My head hurts!

As a social media neophyte I began the week with a mixture of equal parts excitement and trepidation. Perhaps you remember our on campus experience? When Caricia was sorting the class based on social media experience Renee and I were always alone at the back and I was glad to see it was not only based on age since she is much younger than I am. I am going to keep an open mind but I am not convinced I will finish the course with an appreciation of the utility of this medium for everyone. However, here are the top three things I have learned so far:

1. Be Choosy

The biggest reason my head hurts is there is just too, too, too much stuff out there. I now realize how my son can stay on his computer all night long; it is so easy to get onto one blog and then get sucked into the next link and then the one after that. But, I still have a life when the laptop is off and really, who has the time? I will need to select narrow topics and stay focused.

2. Investigate the Opinionater


It’s one thing to take at face value the cute kitten video but when someone is offering something that could be considered “factual” the source needs to be considered. I am not yet sure how the on-line “journalist” should be vetted; any suggestions are appreciated. At least legacy journalism requires some credentials and comes with some oversight.

3. Take Baby Steps

I suppose this one should be obvious but I wanted my post to be flashy and have video and linksbaby step to everything else but I’ll be happy if this just makes it to the blog intact. I am not a technophobe but when it comes to learning new gizmos I find the best approach is “let’s find out what this button does…click”. Very effective but it usually takes me longer and I spend a lot of time with the “undo” button. However, I am comforted knowing whatever team I end up on after graduation next year will be filled with millennials and I can be happy with my not-so-smart phone.


9 thoughts on “My head hurts!

  1. This is great, Randall. I love how many of us have opened our post with some kind of disclaimer that reflects how far we have come out of our comfort zone. Like you I started off wanting it to look really flashy and professional, but by the time I hit “Publish” and received the “congratulations” message, I was just proud that I had finally created my first ever blog post!

    • Thanks Rachel. It has struck me this week that even though the boomer generation may have been hooked on TV the millennials are even more willing to live vicariously though the experiences (real or imagined) of others.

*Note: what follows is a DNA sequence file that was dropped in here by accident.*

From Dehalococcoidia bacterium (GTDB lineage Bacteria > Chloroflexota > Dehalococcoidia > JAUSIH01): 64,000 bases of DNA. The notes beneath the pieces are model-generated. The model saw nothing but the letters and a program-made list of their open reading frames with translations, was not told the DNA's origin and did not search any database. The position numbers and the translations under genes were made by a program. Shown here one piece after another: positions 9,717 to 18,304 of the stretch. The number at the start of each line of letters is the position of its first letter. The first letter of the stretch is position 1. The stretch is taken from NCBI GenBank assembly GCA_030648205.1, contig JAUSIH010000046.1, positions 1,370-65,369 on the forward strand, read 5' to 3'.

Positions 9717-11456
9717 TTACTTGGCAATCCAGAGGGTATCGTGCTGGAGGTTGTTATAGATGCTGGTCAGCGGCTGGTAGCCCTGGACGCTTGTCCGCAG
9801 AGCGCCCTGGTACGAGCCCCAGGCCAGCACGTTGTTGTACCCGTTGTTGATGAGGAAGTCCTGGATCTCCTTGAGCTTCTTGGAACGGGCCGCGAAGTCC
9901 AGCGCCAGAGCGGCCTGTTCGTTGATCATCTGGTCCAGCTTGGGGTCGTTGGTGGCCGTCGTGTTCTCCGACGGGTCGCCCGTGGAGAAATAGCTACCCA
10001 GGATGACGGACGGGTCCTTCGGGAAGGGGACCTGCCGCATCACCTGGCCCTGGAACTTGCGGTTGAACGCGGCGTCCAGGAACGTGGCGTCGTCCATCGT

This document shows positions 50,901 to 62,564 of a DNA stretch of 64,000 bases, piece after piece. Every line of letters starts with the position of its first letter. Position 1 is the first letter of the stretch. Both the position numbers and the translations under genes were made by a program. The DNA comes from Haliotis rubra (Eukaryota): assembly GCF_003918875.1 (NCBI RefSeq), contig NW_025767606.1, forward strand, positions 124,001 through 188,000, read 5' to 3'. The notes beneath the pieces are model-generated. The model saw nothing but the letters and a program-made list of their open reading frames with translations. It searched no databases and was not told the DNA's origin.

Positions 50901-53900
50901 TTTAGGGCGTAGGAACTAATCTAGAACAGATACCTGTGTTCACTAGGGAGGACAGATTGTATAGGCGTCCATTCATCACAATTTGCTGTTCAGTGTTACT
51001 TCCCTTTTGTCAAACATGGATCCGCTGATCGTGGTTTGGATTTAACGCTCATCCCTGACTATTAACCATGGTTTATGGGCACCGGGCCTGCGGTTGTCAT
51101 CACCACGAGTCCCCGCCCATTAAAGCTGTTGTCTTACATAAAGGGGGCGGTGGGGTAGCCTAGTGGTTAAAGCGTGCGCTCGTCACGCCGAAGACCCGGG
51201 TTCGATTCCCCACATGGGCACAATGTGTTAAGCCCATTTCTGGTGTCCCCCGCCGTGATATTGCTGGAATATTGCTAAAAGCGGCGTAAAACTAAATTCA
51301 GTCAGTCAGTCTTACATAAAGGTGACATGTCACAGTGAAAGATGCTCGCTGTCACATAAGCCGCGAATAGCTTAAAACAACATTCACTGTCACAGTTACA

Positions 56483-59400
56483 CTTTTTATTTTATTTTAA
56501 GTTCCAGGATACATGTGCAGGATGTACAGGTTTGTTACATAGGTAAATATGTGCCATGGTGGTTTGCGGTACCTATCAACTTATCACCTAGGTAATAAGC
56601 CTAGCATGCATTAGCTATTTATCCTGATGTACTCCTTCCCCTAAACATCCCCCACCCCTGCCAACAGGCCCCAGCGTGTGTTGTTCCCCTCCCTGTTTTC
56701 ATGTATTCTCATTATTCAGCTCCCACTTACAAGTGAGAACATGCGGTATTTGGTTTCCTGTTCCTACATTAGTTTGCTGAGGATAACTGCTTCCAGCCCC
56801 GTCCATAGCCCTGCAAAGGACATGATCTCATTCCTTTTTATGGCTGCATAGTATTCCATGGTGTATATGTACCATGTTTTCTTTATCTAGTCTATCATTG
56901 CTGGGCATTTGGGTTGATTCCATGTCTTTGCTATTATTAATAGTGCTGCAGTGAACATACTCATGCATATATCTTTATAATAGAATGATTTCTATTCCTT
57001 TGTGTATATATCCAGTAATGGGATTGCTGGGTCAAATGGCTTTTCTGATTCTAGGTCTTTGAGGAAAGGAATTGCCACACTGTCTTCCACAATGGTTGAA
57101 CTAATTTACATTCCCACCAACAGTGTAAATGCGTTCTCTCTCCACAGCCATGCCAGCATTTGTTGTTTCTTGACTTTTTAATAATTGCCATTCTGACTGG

• I think I find it hard to differentiate between living vicariously through the experiences of others, and utilizing social media as a part of, or an asset to living. A friend of mine lost her brother very suddenly this week. I didn’t know him, or how close she and her family were to him. If I had just seen her face-to-face and she had told me that her brother had died I would only have very little insight into what that meant to her. But watching her Facebook feed this week and seeing all their posts has given so much more detailed an idea of that part of her life. It has made giving her the support she needs so much easier. I think us (older) generations tend to dismiss social media too readily without fully grasping that it can be a part of living, and not just a substitute.

  2. Hi Randall,
    I really enjoyed your post and I agree with you there is so much out there! I sometimes have a hard time really digesting the information and trying to decipher how much validity are in the blogs or buzzfeed people share on facebook. You have a point that “millennials” are on devices way more than the boomer generation but I wonder what was the trend of “media” between the boomers and the generation before between TV and radio?

    • I think they probably talked to each face-to-face. I was getting a haircut last week and the stylist told me about seeing a young couple on a date in a restaurant; for 1 1/2 hours they texted each other across the table.

  3. Hi Randall, I couldn’t agree with you more about how overwhelming this blogging world can be! You nailed it with your 3 steps. I especially like how you call out “investigate the opinionator” reminding us that in an age where information is not just written by “journalists”, it is important to be extra aware of what we’re reading and sharing.

  4. If I could figure out how to “like” your post, I would. I am not much younger than you, believe me. And I am still trying to figure out this blog thing. I am seeking tutorials tomorrow, I am that lost. You post is great!

  5. Randall,

    This is great! I took my first post a completely different route and took a more “personal” approach. After seeing your post, perhaps I should have been more technical? Not sure but at any rate, thanks for helping me broaden the blog approach by addressing some of the strategies for this course.

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